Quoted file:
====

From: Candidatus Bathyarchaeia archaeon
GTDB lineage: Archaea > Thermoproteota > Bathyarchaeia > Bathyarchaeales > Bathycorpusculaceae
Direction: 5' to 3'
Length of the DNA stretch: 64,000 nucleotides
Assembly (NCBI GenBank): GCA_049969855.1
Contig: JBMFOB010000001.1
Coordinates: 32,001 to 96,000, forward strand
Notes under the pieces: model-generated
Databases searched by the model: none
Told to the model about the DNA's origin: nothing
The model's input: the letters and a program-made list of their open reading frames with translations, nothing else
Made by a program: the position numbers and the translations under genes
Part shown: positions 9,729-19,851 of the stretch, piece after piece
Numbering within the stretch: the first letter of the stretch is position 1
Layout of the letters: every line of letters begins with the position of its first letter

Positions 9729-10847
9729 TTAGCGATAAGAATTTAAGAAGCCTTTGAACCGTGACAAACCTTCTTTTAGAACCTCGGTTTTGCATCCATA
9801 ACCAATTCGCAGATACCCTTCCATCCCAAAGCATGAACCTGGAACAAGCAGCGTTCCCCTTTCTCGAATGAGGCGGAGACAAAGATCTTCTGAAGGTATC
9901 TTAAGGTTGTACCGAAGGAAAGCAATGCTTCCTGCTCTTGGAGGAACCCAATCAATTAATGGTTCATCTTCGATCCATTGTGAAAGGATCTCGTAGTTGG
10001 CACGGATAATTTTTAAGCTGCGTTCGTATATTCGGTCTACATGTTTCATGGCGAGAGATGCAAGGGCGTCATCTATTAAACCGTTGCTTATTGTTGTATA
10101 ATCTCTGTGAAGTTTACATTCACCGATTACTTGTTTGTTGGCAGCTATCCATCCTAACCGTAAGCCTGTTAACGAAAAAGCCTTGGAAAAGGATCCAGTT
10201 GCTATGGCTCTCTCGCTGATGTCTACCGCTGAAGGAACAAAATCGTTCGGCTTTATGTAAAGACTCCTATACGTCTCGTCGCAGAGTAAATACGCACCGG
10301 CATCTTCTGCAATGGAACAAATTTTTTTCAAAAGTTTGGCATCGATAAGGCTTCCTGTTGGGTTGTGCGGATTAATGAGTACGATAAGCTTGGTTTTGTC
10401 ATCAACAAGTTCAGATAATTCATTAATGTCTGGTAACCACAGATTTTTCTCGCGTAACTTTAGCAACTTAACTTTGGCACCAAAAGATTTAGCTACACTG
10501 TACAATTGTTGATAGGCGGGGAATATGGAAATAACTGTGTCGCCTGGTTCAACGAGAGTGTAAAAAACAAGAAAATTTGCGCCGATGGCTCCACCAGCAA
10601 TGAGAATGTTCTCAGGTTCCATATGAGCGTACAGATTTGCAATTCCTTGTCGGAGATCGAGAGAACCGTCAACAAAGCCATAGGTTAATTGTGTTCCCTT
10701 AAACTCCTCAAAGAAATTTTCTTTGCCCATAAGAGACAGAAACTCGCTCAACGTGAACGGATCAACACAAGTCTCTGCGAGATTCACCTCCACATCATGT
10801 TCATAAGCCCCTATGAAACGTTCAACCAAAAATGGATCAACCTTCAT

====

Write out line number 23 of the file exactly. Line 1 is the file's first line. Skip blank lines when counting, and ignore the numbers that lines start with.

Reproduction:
10301 CATCTTCTGCAATGGAACAAATTTTTTTCAAAAGTTTGGCATCGATAAGGCTTCCTGTTGGGTTGTGCGGATTAATGAGTACGATAAGCTTGGTTTTGTC